A stakeholder analysis is the gathering and subsequent analysis of data to determine whose interests should be taken into account when developing and or implementing a policy, programme, or project.
Stakeholder Analyses Increase the Probability for Project Success
Change Managers and Project Managers use stakeholder analysis to identify stakeholders in order to assess their interests, positions, alliances, and importance to the change being implemented. Such knowledge allows Change Managers to interact more effectively with stakeholders and to increase support for a given policy, programme, or project. Conducting such an analysis before project implementation allows Project Managers to detect and take measures to avoid misunderstandings and potential opposition to the project.
What are the Steps in Stakeholder Analysis?
Confirm Vision and Purpose: The first step in conducting a stakeholder analysis is to define the purpose of the analysis, identify the potential users of the information, and devise a plan for using the information. This discussion should be with the Business Sponsor or Business Project Manager. It is important that the Sponsor and/or Business Project Manager work directly with the Change Manager throughout the process of identifying stakeholders and analysing findings.
Table 1 – Stakeholders Hierarchy
|Business Project Manager|
Interview Key Stakeholders: The sponsor will identify key stakeholders who should be interviewed to determine the groups impacted by the project. This may lead to priority stakeholders being interviewed. It is critical to identify key and priority stakeholders who may not support the project in the early stages.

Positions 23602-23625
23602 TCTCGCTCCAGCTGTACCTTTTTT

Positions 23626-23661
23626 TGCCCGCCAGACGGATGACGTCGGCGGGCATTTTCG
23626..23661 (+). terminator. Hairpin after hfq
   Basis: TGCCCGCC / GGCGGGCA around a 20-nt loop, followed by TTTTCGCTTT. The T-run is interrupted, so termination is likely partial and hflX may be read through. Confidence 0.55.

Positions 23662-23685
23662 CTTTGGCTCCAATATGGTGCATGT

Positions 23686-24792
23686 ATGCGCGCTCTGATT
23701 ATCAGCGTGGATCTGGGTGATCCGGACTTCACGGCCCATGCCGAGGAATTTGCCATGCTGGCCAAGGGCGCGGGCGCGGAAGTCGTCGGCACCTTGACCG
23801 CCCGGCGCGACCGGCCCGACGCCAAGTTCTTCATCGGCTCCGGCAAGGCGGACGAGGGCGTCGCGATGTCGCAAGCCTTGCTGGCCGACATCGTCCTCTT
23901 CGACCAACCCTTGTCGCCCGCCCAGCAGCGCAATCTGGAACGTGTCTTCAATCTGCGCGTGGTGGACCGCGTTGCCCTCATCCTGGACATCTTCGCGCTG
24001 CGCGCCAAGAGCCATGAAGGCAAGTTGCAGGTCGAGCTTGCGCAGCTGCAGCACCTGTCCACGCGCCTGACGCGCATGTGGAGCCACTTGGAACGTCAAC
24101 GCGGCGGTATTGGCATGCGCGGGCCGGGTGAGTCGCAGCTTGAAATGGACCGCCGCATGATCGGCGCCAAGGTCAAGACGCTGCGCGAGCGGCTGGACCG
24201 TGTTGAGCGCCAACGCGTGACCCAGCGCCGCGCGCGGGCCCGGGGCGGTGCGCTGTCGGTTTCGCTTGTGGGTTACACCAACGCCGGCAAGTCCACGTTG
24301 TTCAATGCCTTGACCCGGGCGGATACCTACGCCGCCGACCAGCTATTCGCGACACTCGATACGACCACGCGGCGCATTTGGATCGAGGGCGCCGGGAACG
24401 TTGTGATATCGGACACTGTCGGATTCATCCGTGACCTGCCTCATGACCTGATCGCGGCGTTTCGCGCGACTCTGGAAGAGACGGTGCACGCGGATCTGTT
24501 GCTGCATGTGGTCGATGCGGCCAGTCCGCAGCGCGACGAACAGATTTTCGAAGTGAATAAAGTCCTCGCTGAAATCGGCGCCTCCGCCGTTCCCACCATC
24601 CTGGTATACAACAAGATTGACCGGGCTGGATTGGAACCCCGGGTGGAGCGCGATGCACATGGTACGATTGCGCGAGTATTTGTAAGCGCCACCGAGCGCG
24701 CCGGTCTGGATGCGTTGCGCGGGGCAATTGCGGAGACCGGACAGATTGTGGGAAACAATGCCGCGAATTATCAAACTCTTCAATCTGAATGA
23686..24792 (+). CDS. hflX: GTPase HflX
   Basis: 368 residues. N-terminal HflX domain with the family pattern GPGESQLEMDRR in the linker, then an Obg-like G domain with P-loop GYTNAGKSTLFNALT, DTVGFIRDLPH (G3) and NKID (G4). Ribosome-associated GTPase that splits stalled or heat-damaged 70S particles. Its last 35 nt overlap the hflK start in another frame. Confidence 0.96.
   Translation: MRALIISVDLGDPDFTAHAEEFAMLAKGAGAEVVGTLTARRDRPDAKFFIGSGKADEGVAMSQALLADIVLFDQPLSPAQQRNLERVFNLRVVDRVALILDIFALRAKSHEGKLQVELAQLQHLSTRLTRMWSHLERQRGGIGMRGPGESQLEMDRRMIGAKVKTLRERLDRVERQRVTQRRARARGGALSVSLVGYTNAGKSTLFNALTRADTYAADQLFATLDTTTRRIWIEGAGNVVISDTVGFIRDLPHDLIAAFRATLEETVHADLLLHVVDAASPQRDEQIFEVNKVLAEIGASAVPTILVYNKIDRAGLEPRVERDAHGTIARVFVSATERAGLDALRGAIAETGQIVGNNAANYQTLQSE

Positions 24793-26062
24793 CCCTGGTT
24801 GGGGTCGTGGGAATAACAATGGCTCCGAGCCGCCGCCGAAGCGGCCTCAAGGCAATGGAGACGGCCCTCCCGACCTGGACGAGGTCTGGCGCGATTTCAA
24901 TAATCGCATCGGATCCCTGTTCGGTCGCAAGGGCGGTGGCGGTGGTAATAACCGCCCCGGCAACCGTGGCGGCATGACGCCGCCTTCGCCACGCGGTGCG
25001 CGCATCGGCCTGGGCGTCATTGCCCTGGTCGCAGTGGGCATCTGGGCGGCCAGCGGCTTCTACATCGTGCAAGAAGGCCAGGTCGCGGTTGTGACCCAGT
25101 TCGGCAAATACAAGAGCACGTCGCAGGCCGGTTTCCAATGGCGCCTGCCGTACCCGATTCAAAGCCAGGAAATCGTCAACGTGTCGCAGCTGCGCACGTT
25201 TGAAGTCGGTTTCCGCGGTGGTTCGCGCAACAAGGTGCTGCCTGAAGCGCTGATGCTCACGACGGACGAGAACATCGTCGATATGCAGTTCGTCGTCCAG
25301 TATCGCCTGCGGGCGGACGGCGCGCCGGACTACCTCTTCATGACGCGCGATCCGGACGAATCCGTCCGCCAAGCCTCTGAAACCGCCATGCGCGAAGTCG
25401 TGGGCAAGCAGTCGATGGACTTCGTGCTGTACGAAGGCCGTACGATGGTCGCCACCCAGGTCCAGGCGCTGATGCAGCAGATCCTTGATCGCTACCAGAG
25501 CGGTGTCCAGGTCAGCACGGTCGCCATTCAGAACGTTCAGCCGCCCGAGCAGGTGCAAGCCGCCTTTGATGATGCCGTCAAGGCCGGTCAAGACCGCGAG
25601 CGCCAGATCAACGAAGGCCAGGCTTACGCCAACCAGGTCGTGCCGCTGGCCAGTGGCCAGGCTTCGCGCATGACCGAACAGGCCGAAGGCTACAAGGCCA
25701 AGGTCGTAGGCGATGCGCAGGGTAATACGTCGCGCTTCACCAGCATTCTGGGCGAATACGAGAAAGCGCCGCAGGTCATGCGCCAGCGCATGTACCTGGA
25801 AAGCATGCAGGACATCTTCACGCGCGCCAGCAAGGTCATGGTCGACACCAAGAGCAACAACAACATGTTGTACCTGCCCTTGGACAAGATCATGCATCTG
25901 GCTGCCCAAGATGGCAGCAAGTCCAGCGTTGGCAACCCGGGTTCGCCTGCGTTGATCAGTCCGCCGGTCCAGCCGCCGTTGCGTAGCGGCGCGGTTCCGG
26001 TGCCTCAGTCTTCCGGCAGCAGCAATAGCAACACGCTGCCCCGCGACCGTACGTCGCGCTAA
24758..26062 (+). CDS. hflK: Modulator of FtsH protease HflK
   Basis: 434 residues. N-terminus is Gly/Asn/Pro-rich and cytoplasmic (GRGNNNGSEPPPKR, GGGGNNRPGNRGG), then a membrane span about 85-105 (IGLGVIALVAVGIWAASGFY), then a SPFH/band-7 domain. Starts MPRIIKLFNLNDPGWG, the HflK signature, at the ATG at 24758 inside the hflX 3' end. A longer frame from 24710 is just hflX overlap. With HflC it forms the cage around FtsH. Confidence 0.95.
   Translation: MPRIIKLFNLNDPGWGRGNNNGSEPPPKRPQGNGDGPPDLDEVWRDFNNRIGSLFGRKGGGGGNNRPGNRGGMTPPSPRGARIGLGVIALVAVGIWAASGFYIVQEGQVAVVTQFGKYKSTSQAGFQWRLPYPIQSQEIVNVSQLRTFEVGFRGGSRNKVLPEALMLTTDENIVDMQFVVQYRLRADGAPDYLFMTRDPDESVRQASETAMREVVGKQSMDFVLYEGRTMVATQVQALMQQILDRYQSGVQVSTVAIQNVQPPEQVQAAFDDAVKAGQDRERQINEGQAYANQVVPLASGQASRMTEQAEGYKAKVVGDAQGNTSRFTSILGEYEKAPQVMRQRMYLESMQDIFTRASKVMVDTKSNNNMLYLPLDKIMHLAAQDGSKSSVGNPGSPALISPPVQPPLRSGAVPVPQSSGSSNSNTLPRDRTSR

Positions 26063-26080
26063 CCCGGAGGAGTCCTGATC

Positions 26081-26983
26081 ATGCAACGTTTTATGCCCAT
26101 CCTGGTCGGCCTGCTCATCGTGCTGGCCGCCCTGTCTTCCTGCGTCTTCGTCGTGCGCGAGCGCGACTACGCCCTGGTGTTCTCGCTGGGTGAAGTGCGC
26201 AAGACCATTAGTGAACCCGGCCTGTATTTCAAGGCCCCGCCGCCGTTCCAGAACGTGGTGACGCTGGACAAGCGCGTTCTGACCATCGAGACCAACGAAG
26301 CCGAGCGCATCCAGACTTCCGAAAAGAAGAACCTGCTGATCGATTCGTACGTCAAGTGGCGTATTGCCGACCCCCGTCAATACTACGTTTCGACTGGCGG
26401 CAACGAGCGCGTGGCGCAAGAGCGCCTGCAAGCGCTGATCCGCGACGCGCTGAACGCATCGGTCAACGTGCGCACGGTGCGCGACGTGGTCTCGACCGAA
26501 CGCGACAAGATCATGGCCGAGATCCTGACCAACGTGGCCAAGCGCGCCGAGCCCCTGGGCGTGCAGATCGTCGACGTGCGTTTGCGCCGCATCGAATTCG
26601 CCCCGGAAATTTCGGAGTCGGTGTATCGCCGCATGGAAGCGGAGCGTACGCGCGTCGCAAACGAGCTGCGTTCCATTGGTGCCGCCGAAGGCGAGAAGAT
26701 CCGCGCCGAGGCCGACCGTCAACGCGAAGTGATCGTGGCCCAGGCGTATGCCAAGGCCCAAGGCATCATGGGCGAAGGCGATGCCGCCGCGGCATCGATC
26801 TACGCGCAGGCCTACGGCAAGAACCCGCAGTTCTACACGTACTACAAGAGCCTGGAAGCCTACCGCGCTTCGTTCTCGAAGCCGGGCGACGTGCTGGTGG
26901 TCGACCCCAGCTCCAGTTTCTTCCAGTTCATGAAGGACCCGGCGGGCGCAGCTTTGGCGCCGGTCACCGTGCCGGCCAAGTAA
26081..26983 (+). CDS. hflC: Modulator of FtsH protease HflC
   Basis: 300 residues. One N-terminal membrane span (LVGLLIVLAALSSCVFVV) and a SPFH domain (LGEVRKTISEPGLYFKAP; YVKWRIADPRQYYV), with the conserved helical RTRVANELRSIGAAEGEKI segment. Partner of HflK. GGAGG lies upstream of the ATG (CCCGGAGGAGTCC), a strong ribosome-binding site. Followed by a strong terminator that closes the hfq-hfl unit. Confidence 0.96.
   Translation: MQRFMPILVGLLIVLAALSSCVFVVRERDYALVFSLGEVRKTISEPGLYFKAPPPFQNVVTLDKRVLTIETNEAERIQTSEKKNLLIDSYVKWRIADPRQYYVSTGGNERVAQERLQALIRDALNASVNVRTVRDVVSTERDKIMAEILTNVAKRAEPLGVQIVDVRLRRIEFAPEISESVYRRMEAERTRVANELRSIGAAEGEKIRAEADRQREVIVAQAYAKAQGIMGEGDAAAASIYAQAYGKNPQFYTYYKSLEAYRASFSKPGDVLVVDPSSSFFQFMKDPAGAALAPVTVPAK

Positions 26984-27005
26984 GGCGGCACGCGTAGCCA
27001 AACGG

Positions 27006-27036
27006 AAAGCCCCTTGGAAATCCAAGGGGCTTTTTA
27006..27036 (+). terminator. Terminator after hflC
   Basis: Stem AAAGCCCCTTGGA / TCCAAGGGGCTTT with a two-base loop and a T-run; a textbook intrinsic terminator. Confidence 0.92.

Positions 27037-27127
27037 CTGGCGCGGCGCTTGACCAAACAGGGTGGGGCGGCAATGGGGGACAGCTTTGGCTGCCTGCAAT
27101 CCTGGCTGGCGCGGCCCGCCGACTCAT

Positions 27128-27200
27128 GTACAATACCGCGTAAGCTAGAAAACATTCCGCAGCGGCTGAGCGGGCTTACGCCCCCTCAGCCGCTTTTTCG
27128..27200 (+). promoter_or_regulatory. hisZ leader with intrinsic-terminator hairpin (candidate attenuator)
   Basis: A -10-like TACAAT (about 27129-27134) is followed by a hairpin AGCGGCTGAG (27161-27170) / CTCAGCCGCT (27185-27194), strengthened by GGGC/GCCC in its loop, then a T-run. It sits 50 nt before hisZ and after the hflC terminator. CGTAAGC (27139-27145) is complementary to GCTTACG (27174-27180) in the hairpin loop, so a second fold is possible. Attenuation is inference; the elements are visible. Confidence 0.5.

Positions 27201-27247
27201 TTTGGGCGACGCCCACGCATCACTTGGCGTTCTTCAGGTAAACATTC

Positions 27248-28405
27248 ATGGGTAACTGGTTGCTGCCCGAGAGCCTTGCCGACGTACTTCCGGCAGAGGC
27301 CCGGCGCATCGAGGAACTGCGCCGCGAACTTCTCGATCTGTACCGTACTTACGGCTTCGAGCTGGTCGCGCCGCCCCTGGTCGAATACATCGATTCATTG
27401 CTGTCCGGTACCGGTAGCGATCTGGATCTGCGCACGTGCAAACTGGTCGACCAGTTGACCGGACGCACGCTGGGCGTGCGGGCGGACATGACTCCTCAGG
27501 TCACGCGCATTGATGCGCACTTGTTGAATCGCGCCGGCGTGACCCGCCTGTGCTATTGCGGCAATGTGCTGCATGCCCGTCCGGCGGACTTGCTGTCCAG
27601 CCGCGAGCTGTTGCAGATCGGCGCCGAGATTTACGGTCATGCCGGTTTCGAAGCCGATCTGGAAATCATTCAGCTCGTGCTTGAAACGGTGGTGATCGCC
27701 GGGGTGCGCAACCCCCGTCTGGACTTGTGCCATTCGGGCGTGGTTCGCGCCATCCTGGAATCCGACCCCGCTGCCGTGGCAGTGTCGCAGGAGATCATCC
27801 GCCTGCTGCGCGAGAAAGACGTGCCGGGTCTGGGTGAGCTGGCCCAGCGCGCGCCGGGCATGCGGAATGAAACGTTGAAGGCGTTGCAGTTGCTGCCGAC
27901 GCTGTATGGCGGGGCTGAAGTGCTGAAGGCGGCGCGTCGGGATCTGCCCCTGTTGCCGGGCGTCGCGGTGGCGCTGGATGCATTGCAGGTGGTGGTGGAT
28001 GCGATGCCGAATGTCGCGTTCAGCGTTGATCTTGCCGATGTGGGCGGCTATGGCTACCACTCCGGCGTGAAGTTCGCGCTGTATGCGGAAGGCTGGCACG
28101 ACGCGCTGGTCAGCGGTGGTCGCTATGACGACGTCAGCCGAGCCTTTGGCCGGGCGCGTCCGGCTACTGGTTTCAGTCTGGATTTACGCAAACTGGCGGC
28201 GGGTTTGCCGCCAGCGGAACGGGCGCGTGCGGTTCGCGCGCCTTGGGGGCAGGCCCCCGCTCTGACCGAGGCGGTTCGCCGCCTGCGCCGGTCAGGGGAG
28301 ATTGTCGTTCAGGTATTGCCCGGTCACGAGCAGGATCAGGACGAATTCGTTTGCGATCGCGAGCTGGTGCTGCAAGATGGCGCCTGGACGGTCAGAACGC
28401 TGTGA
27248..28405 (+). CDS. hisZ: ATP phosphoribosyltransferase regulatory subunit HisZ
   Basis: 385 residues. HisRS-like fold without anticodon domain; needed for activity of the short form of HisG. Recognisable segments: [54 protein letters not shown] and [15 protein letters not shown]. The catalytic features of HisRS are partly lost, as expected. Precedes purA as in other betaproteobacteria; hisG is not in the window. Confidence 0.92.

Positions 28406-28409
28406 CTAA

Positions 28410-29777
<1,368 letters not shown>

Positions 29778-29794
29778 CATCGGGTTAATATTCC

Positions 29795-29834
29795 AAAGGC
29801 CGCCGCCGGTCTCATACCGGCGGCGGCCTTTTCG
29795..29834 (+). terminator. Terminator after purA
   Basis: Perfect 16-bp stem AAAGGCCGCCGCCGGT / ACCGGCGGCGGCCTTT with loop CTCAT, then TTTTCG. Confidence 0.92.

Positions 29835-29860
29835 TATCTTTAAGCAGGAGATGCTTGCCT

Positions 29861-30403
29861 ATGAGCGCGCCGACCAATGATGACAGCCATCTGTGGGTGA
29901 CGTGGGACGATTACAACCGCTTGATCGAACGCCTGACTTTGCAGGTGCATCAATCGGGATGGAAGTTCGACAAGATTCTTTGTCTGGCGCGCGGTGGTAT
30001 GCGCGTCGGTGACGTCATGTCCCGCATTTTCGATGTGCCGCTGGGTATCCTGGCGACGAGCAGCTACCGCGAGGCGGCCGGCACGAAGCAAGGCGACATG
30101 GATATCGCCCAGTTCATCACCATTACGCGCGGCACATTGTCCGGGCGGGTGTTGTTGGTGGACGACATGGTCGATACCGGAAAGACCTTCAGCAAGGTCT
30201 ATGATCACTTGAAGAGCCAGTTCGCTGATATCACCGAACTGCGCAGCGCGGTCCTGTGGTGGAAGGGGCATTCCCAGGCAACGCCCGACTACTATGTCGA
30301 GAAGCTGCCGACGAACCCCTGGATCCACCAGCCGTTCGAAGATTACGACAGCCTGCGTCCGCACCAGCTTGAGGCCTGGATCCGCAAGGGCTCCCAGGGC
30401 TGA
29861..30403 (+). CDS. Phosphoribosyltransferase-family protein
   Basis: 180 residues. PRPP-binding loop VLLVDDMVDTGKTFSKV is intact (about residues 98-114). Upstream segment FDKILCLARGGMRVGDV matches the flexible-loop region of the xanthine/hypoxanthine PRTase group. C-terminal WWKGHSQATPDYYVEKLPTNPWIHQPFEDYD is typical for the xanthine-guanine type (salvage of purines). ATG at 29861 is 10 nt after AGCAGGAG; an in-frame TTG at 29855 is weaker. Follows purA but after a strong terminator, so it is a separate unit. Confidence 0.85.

Interview Priority Stakeholders: The priority stakeholders are those who will lead and support the groups of people who will be impacted by the change/project. It is critical to identify priority stakeholders who may not support the project. Priority stakeholders need to be seen to actively support the project.
Prepare a List of Stakeholders: As part of the stakeholder analysis, prepare a list of the names of the key and priority stakeholders. The data captured for each person will depend on the project.
Fill in the Stakeholder Table: This step of the process involves preparing a “stakeholder table” by arranging the answers of the interview collected into a concise and standardised format. The purpose behind this is to make systematic comparisons, highlight the most significant information, and to keep stakeholders anonymous if required. This allows the project management team to develop clear comparisons amongst the different stakeholders.
Analyse the Stakeholder Table: The completed “stakeholder table” requires analysis to compare information and develop conclusions on stakeholders’ relative importance, knowledge, interests, positions, and possible allies regarding the policy or project in question.
Plan Stakeholder Engagement: The final step in stakeholder analysis is to put the information to good use. The information collected from stakeholder analysis is used to provide input into other analyses, to develop action plans to increase support for a project, or to engage stakeholders in the project.
Examples of Stakeholder Tables
Analysing the Stakeholder Table
The analysis provides answers to the following questions:
- Who are the most important stakeholders?
- What is the stakeholders’ knowledge of the project?
- How will the stakeholder groups be impacted by the project?
- What are the stakeholders’ positions on the specific project?
- What do the stakeholders see as possible advantages or disadvantages of the project?
- Which stakeholders might form alliances?
- Which stakeholders need to be closely monitored?
- Which stakeholders could jeopardise the project?
A good analysis allows project managers to identify stakeholders based on their influence, which in turn helps them develop support strategies and to devise ways to secure success.